BLACKSBURG, Va. – Engaging our youngest voters in a time of disinformation. That’s the idea behind a new program at Virginia Tech where students learn why their voice matters and then can engage in meaningful conversations across different viewpoints.
“If we can get college students registered to vote and in the habit, then they will be active voters and citizens from then on,” said Beth Obenshain with the League of Women Voters in Montgomery County.
The group partnered with Virginia Tech for a conversation on women and politics.
“One of the things we want is for college students and younger voters to realize that they are a powerful block if they just get together and register and believe that their vote matters,” said Obenshain. “Who you elect as mayor and town council probably has a more immediate impact on your life than who you vote for as president of the United States but that’s a very hard message.”
But it’s a message that students like sophomore Eisha KC want their peers to hear.
“Change comes from voting. They talk about this and that and that, but they’re not voting out here. They’re not like civically engaged. None of my friends were back at home and I want to make that an important thing everywhere, even on campus,” said KC, who is also part of the Hokies Vote Caucus.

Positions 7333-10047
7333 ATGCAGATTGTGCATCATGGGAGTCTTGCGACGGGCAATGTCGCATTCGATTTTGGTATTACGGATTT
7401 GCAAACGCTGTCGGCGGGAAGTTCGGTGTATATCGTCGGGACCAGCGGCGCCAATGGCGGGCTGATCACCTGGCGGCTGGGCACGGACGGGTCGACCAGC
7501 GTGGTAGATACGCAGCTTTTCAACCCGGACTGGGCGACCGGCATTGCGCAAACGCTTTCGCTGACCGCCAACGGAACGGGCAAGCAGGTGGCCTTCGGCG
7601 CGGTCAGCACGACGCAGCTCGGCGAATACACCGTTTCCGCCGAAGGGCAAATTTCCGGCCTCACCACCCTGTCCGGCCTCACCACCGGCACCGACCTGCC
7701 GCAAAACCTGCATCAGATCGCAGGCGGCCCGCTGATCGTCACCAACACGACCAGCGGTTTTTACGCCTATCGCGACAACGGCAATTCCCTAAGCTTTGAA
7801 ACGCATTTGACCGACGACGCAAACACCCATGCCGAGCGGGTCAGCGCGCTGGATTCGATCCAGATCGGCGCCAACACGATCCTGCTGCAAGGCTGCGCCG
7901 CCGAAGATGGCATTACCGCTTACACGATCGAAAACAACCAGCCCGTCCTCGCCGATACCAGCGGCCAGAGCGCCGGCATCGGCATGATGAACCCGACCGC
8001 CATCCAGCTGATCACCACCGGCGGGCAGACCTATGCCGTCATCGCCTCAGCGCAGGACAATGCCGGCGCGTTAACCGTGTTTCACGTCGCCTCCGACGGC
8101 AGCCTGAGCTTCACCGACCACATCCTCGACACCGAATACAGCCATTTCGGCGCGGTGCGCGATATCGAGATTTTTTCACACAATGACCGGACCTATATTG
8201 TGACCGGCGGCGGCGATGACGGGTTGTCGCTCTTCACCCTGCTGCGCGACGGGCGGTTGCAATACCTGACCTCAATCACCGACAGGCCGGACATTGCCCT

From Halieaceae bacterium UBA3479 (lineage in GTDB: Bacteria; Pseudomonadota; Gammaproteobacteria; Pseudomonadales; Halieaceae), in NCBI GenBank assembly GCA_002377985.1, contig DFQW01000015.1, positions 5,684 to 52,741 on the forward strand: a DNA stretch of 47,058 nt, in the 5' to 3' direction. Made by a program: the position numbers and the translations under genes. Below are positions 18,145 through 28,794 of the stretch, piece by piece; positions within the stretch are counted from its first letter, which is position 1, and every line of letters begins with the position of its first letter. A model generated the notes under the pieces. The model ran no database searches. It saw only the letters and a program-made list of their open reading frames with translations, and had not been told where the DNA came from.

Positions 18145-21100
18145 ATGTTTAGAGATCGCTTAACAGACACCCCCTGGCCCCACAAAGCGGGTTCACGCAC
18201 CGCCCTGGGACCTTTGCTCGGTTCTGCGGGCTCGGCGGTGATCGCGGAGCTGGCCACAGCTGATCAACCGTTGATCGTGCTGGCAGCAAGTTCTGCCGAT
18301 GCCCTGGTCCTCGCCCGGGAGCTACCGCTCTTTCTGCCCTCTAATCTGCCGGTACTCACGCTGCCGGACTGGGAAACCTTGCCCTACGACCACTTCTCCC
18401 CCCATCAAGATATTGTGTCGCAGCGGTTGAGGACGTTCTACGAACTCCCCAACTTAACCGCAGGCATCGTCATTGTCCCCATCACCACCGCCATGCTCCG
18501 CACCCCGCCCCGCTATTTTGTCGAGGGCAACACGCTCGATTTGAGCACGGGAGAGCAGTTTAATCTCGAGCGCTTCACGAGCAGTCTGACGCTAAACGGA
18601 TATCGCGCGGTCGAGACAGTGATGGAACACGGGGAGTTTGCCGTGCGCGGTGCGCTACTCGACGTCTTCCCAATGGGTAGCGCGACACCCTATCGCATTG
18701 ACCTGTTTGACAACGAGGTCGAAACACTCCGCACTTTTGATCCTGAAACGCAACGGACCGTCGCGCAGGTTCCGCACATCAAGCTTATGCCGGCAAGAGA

This event is part of deliberative dialogues. The series started this semester.
Opal Lee, known as the grandmother of Juneteenth, was at Tech talking to students earlier this year.
“I think you’re seeing a group of students that are motivated, you know, we have Ut Prosim as the university motto,” said Jes Davis, VT Assistant Director for Leadership and Civic Engagement.
These are forums where Davis says everyone can learn about issues and differences.
“I think we’re seeing a lot more divisiveness in society broadly. There’s a lot of mis and disinformation that is out there. This allows students to come together, have a conversation about a topic and really kind of walk away and think through ‘What does this mean for my community?’ Because we also know that solutions look different for every community, right? It’s not going to be the same. So how can we talk through what those look like for our community here?” said Davis.
“I feel like our young minds are very important because we’re not going to see change without voting and from voting, we’ll see change in the future, you know,” said KC.
Davis says Virginia Tech is starting a citizen democracy leadership program in the fall semester. It will teach students about what does democracy look like? What does it look like to be civically engaged?
We’ll have more later this month in our Solutionaries series on how Virginia Tech has 90% voter registration on campus.
This story is part of a series called “Solutionaries,” where we set out to explore innovative ways people are working to fight problems we’re all facing. Inflation, affordable housing, the climate crisis, and much more. You can find hours of stories here.